An occasional fox, coyote, or snapping turtle will kill a young Canada goose, but predators are few in urban and suburban areas. Geese are adaptable; they learn to ignore firecrackers, chemical repellants, recorded bird distress calls, “scarecrow” models of predators, and other efforts to chase them off. Border Collies are more civilized predators; they chase and harass the geese without harming them.
Some Border Collies live at golf courses and other facilities where they work. Some dogs reside with their trainers and make the rounds of airports and other facilities where geese are causing problems. And some live with the employee who is in charge of dog training and care.
Geese are aggressive, but Border Collies are so intent on the job that they hardly notice. A good goose dog will chase the birds into the water and keep them from getting back on land to feed. The dog will harass the birds again and again, preventing courtship and nesting behavior and forcing the birds to move on.
“The dogs must move the geese without touching or harming them, must never go into the water after the geese, and must learn to listen to my whistle and voice commands,” said Mary Ann O’Grady in the Border Collie Online Stud Book. “This is especially vital when the geese take to wing and fly away: the last thing I want is a dog tracking the geese, looking up in the air at the flying geese and perhaps running headlong onto the road.”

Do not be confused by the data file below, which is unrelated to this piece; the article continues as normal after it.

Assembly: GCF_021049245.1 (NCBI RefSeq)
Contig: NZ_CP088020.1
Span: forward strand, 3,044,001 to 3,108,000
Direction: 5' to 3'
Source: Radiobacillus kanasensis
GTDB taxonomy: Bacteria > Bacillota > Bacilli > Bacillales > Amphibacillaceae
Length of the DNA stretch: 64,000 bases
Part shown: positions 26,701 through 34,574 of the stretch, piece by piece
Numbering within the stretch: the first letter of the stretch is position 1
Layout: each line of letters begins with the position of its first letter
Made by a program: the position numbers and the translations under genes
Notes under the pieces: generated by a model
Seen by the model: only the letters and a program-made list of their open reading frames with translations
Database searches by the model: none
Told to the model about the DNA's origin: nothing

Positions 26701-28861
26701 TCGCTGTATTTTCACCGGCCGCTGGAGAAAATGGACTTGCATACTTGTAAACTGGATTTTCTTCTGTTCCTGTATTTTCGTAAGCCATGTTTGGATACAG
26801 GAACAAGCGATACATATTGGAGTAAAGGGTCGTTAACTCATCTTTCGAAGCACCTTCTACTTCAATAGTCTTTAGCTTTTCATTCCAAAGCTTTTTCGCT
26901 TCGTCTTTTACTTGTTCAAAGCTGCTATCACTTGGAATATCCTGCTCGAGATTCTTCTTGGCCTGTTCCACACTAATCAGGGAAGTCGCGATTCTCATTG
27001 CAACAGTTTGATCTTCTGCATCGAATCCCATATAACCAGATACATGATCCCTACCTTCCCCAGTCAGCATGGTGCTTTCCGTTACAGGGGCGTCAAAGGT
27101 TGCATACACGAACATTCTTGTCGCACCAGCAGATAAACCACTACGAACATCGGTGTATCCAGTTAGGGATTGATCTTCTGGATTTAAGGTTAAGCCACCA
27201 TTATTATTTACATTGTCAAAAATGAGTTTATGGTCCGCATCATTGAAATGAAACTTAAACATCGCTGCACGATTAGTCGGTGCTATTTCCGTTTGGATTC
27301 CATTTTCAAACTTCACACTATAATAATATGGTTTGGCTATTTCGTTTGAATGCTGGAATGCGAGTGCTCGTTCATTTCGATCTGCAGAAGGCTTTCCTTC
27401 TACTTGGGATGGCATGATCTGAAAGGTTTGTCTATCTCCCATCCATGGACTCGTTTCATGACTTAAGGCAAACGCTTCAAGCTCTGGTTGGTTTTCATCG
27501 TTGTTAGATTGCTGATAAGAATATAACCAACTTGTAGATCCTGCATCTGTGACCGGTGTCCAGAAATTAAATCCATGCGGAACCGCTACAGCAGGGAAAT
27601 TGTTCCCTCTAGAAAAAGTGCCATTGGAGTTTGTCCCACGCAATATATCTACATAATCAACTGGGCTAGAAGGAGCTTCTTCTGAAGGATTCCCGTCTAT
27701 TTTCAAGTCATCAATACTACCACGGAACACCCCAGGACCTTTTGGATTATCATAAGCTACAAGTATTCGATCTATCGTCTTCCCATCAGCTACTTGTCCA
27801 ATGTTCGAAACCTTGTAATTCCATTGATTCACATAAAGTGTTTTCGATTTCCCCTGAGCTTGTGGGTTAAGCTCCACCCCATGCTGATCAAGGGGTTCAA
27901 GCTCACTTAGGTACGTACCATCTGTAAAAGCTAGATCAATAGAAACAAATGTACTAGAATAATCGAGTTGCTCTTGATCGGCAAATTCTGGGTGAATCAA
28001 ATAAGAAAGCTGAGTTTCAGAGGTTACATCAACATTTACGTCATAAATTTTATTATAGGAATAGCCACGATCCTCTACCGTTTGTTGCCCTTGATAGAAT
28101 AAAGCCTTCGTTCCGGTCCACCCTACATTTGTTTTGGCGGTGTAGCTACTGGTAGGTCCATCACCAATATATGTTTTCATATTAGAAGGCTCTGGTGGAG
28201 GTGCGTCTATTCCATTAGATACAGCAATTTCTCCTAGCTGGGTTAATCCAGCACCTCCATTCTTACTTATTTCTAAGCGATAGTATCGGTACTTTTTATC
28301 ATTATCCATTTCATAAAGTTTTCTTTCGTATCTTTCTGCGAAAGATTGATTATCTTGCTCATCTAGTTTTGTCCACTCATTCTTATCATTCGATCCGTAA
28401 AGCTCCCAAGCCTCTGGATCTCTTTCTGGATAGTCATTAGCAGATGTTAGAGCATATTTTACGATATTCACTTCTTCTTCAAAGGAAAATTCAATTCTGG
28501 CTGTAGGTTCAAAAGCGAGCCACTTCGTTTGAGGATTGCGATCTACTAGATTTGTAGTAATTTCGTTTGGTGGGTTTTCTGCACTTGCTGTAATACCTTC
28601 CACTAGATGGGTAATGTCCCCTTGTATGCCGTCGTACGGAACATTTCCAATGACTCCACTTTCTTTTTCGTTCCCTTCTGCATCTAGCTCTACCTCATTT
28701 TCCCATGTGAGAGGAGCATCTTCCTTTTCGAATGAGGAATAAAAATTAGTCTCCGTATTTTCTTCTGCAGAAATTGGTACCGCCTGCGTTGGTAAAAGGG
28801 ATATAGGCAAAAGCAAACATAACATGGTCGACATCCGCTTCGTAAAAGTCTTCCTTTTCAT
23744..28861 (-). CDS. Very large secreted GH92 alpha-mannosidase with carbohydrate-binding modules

A trainer who contracts with companies plagued by geese in Fairfield County, Connecticut, and Westchester County, New York, O’Grady said that Border Collies excel at the work because they have both prey drive and herding ability. She uses rescued dogs as well as purchased dogs in her work, and usually sends them out in pairs to work the birds.
Border Collie Rescue of Melrose, Florida, operates the Bird Strike Control Program that places trained adult dogs at a variety of sites experiencing problems with geese and other birds. Bird Strike lists the advantages of using Border Collies for wildlife control, including:
The dogs are more effective than other methods of non-lethal control. Because they tenaciously harass the birds on command, geese do not learn to ignore them as they do noise controls or scarecrows. They are relatively easy to keep and deploy once basic training and housing are supplied, making them more practical than repeated applications of chemical deterrents and less labor-intensive than searching out nests and destroying eggs.
According to Bird Strike, “Bird harassment programs are generally long-term projects and must be maintained. … Once the dog goes away, the birds will return soon thereafter, sometimes the very same day. You can obviously skip a day or two of harassment from time to time without ill effect, but the idea is generally to stay on top of the problem so you don’t have to fight a major bird problem every other week.”
[More on Border collies]